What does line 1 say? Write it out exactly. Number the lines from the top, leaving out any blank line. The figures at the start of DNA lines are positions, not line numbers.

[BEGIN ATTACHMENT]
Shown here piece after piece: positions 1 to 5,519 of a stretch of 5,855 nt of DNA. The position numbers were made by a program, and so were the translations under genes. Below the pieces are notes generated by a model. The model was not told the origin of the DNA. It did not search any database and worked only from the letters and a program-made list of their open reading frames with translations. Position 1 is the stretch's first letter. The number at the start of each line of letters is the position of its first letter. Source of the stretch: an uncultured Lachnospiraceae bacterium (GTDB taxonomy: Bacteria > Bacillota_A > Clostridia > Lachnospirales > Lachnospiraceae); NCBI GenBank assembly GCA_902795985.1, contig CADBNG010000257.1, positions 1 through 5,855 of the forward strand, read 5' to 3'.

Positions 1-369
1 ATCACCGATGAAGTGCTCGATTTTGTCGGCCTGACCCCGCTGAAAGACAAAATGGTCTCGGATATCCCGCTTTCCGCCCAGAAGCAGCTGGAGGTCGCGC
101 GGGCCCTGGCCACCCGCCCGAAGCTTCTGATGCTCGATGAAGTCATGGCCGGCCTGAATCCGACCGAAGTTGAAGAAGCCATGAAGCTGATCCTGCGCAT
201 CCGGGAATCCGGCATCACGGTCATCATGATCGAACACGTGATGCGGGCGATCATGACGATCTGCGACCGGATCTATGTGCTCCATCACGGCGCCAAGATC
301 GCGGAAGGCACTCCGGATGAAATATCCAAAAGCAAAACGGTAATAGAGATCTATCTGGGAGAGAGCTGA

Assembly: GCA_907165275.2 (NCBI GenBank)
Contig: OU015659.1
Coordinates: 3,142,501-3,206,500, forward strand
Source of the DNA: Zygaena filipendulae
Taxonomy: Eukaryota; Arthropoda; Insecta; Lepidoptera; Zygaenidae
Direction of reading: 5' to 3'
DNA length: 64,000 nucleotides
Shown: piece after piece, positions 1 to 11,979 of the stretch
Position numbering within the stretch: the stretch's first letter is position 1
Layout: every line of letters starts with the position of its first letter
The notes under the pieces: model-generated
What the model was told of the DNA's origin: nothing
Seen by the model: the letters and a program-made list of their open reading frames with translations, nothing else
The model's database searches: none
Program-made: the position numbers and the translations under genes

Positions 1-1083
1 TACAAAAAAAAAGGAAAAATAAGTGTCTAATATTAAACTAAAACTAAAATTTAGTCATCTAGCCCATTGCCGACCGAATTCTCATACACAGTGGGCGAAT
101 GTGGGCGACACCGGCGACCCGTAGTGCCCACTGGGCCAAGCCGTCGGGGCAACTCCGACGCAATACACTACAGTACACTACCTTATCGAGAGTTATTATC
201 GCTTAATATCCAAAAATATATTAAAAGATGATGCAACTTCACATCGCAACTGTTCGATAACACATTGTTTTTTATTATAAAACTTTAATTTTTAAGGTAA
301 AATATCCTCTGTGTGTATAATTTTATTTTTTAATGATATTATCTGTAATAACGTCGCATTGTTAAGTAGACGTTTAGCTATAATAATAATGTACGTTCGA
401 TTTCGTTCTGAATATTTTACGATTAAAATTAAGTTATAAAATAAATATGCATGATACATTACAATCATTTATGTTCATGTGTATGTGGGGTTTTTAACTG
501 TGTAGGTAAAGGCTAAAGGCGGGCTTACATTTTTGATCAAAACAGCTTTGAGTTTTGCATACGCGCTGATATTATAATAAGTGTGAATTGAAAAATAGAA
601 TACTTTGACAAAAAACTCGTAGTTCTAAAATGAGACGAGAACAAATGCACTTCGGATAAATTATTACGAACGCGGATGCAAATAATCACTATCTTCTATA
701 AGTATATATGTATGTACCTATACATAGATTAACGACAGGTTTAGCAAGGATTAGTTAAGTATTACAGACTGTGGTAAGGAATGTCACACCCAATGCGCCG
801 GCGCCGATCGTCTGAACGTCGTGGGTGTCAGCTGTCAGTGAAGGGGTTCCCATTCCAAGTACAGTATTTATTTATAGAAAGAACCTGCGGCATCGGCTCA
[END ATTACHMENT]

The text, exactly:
Shown here piece after piece: positions 1 to 5,519 of a stretch of 5,855 nt of DNA. The position numbers were made by a program, and so were the translations under genes. Below the pieces are notes generated by a model. The model was not told the origin of the DNA. It did not search any database and worked only from the letters and a program-made list of their open reading frames with translations. Position 1 is the stretch's first letter. The number at the start of each line of letters is the position of its first letter. Source of the stretch: an uncultured Lachnospiraceae bacterium (GTDB taxonomy: Bacteria > Bacillota_A > Clostridia > Lachnospirales > Lachnospiraceae); NCBI GenBank assembly GCA_902795985.1, contig CADBNG010000257.1, positions 1 through 5,855 of the forward strand, read 5' to 3'.